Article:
Hydrate formation and growth in pores

Jong Won Jung*, J. Carlos Santamarina

*Corresponding author for this work

Research output: Contribution to journalArticlepeer-review

59 Scopus citations


Gas hydrates consist of guest gas molecules encaged in water cages. Methane hydrate forms in marine and permafrost sediments. In this study, we use optical, mechanical and electrical measurements to monitor hydrate formation and growth in small pores to better understand the hydrate pore habit in hydrate-bearing sediments. Hydrate formation in capillary tubes exposes the complex and dynamic interactions between nucleation, gas diffusion and gas solubility. The observation of hydrate growth in a droplet between transparent plates shows that the hydrate shell does not grow homogeneously but advances in the form of lobes that invade the water phase; in fact, the hydrate shell must be discontinuous and possibly cracked to justify the relatively fast growth rates observed in these experiments. Volume expansion during hydrate formation causes water to flow out of menisci; expelled water either spreads on the surface of water-wet substrates and forms a thin hydrate sheet, or remains next to menisci when substrates are oil-wet. Hydrate formation is accompanied by ion exclusion, yet, there is an overall increase in electrical resistance during hydrate formation. Hydrate growth may become salt-limited in trapped water conditions; in this case, aqueous brine and gas CH 4 may be separated by hydrate and the three-phase system remains stable within the pore space of sediments.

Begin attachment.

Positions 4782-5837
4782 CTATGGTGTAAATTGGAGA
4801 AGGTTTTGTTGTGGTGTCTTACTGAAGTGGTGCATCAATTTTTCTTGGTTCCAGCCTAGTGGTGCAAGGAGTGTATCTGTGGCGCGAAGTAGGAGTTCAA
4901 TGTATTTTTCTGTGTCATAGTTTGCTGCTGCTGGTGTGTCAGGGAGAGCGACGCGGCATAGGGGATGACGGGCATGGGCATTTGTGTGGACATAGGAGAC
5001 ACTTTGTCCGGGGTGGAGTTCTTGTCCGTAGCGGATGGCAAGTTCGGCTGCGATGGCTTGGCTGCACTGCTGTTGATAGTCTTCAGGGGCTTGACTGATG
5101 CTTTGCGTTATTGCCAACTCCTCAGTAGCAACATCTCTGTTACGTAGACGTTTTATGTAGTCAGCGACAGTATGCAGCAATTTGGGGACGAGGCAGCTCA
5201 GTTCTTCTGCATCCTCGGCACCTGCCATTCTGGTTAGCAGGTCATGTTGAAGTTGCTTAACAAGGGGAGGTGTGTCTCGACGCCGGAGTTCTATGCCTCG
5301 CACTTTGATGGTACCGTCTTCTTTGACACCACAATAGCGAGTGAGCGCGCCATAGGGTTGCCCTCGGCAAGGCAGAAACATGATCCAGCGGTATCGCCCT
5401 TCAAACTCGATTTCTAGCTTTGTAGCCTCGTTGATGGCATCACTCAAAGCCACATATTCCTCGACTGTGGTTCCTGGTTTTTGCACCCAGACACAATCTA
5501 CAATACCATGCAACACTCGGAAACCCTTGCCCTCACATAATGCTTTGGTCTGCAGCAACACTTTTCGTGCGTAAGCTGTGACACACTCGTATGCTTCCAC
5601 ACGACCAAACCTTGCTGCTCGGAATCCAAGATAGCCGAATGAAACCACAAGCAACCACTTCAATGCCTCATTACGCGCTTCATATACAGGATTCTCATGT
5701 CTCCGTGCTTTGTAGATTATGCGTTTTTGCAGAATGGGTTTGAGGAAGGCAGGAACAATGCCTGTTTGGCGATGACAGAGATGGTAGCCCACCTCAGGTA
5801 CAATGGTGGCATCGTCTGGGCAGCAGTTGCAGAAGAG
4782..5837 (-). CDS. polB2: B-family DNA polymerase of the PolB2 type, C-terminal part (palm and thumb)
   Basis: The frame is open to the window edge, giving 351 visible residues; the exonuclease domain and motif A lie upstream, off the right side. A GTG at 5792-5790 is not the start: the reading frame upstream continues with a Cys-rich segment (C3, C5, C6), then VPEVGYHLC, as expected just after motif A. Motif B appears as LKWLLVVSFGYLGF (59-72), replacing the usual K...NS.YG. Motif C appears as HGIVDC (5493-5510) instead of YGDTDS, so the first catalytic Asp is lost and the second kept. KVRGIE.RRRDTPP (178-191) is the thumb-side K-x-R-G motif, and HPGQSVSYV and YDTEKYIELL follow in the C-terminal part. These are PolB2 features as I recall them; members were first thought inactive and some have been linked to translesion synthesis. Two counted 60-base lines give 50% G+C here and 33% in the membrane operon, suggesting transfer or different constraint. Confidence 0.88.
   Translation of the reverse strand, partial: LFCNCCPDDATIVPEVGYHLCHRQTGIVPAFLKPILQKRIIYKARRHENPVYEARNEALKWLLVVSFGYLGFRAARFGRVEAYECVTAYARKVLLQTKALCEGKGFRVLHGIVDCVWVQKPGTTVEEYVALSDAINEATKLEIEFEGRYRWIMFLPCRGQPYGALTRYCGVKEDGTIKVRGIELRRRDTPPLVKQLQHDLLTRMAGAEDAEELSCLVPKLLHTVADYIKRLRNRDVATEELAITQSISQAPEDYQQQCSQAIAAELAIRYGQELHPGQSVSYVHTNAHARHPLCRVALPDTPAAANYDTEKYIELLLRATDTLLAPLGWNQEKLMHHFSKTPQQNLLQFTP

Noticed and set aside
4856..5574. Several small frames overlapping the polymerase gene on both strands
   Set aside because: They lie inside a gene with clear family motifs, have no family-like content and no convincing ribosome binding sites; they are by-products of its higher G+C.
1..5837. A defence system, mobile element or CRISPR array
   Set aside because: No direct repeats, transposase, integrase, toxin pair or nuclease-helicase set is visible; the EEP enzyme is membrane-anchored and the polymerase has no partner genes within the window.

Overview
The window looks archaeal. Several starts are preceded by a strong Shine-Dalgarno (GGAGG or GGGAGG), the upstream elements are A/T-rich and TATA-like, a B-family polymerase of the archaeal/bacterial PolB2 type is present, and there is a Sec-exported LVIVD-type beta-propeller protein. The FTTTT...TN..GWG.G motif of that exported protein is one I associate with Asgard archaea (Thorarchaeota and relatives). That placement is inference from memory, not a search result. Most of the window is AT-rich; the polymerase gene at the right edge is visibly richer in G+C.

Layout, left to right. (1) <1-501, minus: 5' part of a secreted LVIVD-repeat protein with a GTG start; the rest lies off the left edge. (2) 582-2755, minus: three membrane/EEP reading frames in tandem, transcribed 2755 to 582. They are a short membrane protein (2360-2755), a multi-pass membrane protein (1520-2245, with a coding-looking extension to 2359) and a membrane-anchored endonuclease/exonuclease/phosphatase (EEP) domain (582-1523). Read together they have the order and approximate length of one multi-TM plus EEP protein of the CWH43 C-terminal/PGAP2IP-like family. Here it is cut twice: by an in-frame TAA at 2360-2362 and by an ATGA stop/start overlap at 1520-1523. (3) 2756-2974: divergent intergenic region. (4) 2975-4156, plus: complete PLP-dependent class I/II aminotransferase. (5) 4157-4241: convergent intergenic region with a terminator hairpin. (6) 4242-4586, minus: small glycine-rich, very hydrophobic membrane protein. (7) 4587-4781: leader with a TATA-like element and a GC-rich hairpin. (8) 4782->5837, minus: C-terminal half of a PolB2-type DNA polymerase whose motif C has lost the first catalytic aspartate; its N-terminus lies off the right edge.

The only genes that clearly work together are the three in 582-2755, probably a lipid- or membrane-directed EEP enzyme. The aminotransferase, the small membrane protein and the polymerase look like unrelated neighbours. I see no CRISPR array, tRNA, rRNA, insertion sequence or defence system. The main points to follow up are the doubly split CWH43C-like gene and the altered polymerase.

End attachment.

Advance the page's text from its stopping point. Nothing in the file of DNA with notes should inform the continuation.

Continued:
Original languageEnglish (US)
Pages (from-to)61-68
Number of pages8
JournalJournal of Crystal Growth
Issue number1
StatePublished - Apr 15 2012
Externally publishedYes


  • A1. Crystal morphology
  • A1. Growth models
  • A1. Nucleation

ASJC Scopus subject areas

  • Condensed Matter Physics
  • Inorganic Chemistry
  • Materials Chemistry


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